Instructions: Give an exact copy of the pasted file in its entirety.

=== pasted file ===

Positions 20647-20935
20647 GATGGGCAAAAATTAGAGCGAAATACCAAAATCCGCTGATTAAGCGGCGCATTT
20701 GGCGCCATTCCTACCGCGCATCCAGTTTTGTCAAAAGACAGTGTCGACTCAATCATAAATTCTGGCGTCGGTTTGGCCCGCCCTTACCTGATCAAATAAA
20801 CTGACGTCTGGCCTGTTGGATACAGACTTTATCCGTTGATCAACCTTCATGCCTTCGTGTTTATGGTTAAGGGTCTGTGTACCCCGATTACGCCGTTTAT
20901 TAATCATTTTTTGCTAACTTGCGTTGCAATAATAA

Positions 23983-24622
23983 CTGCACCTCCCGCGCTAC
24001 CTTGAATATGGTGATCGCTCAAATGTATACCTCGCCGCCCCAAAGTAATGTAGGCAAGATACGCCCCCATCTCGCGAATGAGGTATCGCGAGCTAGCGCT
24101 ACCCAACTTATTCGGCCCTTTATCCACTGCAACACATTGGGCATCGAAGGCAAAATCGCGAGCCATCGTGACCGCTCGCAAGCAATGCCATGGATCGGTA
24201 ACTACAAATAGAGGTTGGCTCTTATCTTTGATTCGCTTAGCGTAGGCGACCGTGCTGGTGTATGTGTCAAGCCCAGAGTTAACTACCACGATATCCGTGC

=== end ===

Positions 20647-20935
20647 GATGGGCAAAAATTAGAGCGAAATACCAAAATCCGCTGATTAAGCGGCGCATTT
20701 GGCGCCATTCCTACCGCGCATCCAGTTTTGTCAAAAGACAGTGTCGACTCAATCATAAATTCTGGCGTCGGTTTGGCCCGCCCTTACCTGATCAAATAAA
20801 CTGACGTCTGGCCTGTTGGATACAGACTTTATCCGTTGATCAACCTTCATGCCTTCGTGTTTATGGTTAAGGGTCTGTGTACCCCGATTACGCCGTTTAT
20901 TAATCATTTTTTGCTAACTTGCGTTGCAATAATAA

Positions 23983-24622
23983 CTGCACCTCCCGCGCTAC
24001 CTTGAATATGGTGATCGCTCAAATGTATACCTCGCCGCCCCAAAGTAATGTAGGCAAGATACGCCCCCATCTCGCGAATGAGGTATCGCGAGCTAGCGCT
24101 ACCCAACTTATTCGGCCCTTTATCCACTGCAACACATTGGGCATCGAAGGCAAAATCGCGAGCCATCGTGACCGCTCGCAAGCAATGCCATGGATCGGTA
24201 ACTACAAATAGAGGTTGGCTCTTATCTTTGATTCGCTTAGCGTAGGCGACCGTGCTGGTGTATGTGTCAAGCCCAGAGTTAACTACCACGATATCCGTGC